Saint of the Day – 11 November – Saint Bartholomew of Rossano (c 970-c 1065) Basilian Monk, Abbot, Confessor, Spiritual disciple and friend of St Nilus (910-1005), Hymnist an highly skilled Calligrapher of sacred manuscripts – the art of calligraphy he had learned from his blessed guide and teacher, He is known as the “Second Founder,” of the Monastery of Grottaferrata founded by St Nilus. A copyist of many codices, Bartholomew is also considered the greatest hymnographer of the 11th century. Born in c 970 in Rossano, Calabria, Italy and died on 11 November c1065 at Grottaferrata Abbey, Frascati, Italy of natural causes. Also known as – Bartholomew of Grottaferrata, Bartholomew the Younger, Bartolomeo il Giovane.
The Roman Martyrology states: “In the Monastery of Crypta-Ferrata, near Frascati, the holy Abbot Bartholomew, companion of the blessed Saint Nilus, whose life he wrote.”
Bartholomew was the son of a noble Greek immigrant family originally from Constantinople. He was Baptised with the name of Basilio and showed much interest in religious life from an early age. At the age of seven he was entrusted to the Monks of the Monastery of San Giovanni Calibita, where he received such a profound education, that he surpassed his contemporaries
After five years he went to Vallelucio, near Monte Cassion, where he became the disciple of St Nilus of Rossano and a Monk at the Monastery at Grottaferrata in Fracati, which St Nilus had founded. The Monks celebrated the Greek Catholic Rite and kept the Basilian Rule. St Nilu’s life here: https://anastpaul.com/2020/09/26/saint-of-the-day-26-september-saint-nilus-the-younger-910-1005/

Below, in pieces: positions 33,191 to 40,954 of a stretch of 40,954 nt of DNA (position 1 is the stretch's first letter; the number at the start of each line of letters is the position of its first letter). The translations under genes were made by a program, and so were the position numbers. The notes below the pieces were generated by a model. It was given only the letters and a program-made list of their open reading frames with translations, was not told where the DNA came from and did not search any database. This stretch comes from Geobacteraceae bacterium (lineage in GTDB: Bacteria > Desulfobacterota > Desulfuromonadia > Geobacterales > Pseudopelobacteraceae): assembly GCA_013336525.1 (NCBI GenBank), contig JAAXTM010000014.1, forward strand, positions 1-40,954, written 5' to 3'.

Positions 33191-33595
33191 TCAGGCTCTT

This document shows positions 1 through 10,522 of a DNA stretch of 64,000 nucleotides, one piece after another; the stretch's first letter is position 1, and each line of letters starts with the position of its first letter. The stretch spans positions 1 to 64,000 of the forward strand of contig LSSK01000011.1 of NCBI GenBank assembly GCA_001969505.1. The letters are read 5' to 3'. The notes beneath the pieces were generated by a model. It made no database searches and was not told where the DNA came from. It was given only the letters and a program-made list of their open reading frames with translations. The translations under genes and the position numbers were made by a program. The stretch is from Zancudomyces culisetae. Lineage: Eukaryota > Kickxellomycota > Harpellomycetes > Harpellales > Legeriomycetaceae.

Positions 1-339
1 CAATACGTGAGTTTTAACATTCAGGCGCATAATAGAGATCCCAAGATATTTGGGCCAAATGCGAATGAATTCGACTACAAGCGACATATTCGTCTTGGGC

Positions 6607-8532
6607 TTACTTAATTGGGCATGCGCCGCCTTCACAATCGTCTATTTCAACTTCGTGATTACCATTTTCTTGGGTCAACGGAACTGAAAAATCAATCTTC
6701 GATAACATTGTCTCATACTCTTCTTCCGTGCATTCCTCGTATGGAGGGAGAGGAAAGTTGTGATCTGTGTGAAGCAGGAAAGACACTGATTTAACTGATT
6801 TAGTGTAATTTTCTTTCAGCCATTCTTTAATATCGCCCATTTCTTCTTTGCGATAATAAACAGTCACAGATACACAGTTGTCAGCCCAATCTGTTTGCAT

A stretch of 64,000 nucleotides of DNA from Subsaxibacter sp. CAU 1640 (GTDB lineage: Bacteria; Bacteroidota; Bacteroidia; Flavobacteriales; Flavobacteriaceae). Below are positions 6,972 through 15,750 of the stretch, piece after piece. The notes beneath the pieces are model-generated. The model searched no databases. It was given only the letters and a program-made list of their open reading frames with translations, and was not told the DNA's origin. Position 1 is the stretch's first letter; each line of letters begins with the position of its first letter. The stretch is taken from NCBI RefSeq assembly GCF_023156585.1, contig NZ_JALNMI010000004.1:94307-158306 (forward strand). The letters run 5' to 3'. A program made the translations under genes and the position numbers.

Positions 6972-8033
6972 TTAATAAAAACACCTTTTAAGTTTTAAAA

When St Nilus died in 1005, Bartholomew continued his works and became his fourth successor as Abbot – a position he held for forty years. During those 40 years, Bartholomew completed the construction of the Monastery and other ancillary works, which St Nilus had begun. This work turned the Monastery into a centre of education and manuscript copying and was so extensive, that he is often listed as the ” Second Founder.” Under his guidance and administration, the Monastery established a firm basis, surviving many troubles and political interference and thus, this foundation has allowed it to continue to this day.
He also took part in the Roman Synods of 1036 and 1044. He showed excellent diplomatic skills, managing to appease the differences between Duke Adenolfo and the Prince of Salerno. He was a close friend of the Pontiffs Benedict VIII and Benedict IX, managing to persuade the latter to abdicate, who then retired to the Monastery of Grottaferrata.
Bartholomew was described as having a very sympathetic and kind nature. He was unable to see anyone suffer in any manner, without striving to assist and extend comfort.
In the biography of the Saint, a miracle is narrated that underlines his love for the poor, which happened a few years after his death. The protagonist of this event is a Monk named Franco, who at the end of his life and unable to speak, was miraculously healed. He told his brothers that he was now ready for burial and that in his sleep, he had seen two doves, one white and one black, approach him and guiding him into a field full of light, where Bartholomew was standing surrounded by a multitude of poor people. Bartholomew gave them all bread, then entered a beautiful building in which there was a woman of indescribable beauty, that is, the Virgin Mary. Here Bartholomew, addressing the Monk Franco advising him to remind the remaining Monks of Grottaferrata, to be merciful towards the poor.
Bartholomew died around 1065, he was buried next to St Nilus in the Chapel named after the two of them in the Monastery. heir remains remained in Grottaferrata until 1300, after this date all traces of their relics disappeared.
Pope Pius XII on the Ninth Centenary of the Saint’s death, in a message to the Abbot of Grottaferrata, defined St Bartholomew “luminary of the Church and ornament of the Apostolic See.”
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